He also expressed concern over ‘big haircuts’ or discounts and sought to know if the government was in a situation to take tough action. Raja also observed that the law was earlier passed in a “hurry” and therefore had to be amended now.
Supporting the amendments, Jairam Ramesh (Cong) raised concern about lenders taking “big haircuts” or discounts on claim value of NPAs and asked if this is going to be a “norm”. It is “worrying and disturbing” that haircuts have been in excess of claim value of NPAs in the first three cases of insolvency resolution scheme, he said.
“In the first case, the haircut was 76 per cent, in second case, it was 74 per cent and in the third case, it was 80 per cent. Is this an acceptable situation? Are these aberrations or are they going to be a norm,” Ramesh asked.
With regard to MSME sector, he sought to know if there would be a “differential criteria” for the sector. He also urged the government to think if the bill was restricting the free competition in sectors like steel and telecom.
Ramesh noted that there could be more amendments to the law in future as “we are in an uncharted territory. We are learning and doing.”
TKS Elangovan (DMK) said some firms were inundated in Chennai during 2015 floods and could not service their loans for three months. As a result, the companies were declared insolvent.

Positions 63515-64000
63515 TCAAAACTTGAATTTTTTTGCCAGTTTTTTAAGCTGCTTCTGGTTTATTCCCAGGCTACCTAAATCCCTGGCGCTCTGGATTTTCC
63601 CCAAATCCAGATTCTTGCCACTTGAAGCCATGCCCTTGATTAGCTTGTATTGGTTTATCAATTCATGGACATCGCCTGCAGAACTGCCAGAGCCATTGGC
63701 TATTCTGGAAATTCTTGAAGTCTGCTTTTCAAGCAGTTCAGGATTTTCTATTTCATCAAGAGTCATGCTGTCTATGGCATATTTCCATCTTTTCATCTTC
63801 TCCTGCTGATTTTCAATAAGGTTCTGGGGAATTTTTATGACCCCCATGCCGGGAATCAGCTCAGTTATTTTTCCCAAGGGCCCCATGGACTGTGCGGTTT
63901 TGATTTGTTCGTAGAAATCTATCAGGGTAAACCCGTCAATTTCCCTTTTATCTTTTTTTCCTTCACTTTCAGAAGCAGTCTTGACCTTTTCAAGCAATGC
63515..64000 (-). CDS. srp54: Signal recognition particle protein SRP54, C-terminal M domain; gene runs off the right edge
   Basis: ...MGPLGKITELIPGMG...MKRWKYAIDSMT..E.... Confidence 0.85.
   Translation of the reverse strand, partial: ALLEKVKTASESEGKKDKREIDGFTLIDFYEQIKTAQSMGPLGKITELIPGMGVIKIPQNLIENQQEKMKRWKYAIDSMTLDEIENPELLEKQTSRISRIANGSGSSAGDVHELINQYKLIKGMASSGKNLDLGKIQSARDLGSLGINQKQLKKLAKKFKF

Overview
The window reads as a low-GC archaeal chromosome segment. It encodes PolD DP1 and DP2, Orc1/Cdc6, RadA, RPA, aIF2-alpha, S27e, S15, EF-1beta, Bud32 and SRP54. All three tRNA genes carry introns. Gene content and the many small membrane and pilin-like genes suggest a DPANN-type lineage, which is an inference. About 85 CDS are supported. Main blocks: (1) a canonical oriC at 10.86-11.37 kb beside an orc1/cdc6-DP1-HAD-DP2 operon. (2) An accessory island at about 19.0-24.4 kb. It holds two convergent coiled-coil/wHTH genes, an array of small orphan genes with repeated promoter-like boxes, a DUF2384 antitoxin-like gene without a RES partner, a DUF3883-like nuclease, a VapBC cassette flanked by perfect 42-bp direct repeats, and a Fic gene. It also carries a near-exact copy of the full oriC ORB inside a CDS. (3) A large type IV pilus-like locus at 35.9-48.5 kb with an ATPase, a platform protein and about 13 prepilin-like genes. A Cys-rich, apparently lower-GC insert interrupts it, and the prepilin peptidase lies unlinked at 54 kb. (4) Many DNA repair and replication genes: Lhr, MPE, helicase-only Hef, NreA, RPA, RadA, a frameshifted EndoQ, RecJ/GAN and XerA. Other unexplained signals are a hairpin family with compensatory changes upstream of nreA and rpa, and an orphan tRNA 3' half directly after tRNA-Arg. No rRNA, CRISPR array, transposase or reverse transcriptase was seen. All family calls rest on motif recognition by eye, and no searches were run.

Stating that human element was missing in handling NPAs, he said there was no direct involvement of bank officials in recovery of loans. “If human element is present, half the NPAs will go,” he said.
Supporting the bill, Satish Chandra Misra (BSP) asked the government to clearly define “the kind of offences” while imposing penalty with imprisonment on defaulters and also who will be punished for the default. He also sought clarification on disqualification of directors and their re-elgibility.
A U Singh Deo (BJD) wanted know the definition of “insolvency professionals” and their nature of work and suggested to the government to exclude promoters from insolvency process on a “case to case basis” and not make it a general rule.
“The board should be empowered to take a call. …Banks and financial institutions should be allowed to take informed decision,” he added.
V Vijayasai Reddy (YSRCP) sought to know the definition of conviction under the bill, while T Subbarami Reddy raised about sweeping powers given to creditors to go against firms.
Tapan Kumar Sen (CPI-M) expressed concern over the understanding that making a negative list of defaulters would delay the process of recovery of bad loans. He also pointed about huge haircut saying it defeats the purpose of the bill.
“Why should there be haircut when public money is involved? They (defaulters) should be punished. Due corrections are required to prevent any kind of haircut on part of financial institutions,” Sen said.
Anil Desai (Shiv Sena) raised concern about layoffs that could take place when companies go for liquidation process and urged the government to protect the interest of employees.
Harivansh (JD-U) said the amendment bill will restore the credibility of the financial institutions, while Ajay Sancheti (BJP) said it will instill fear in corporates.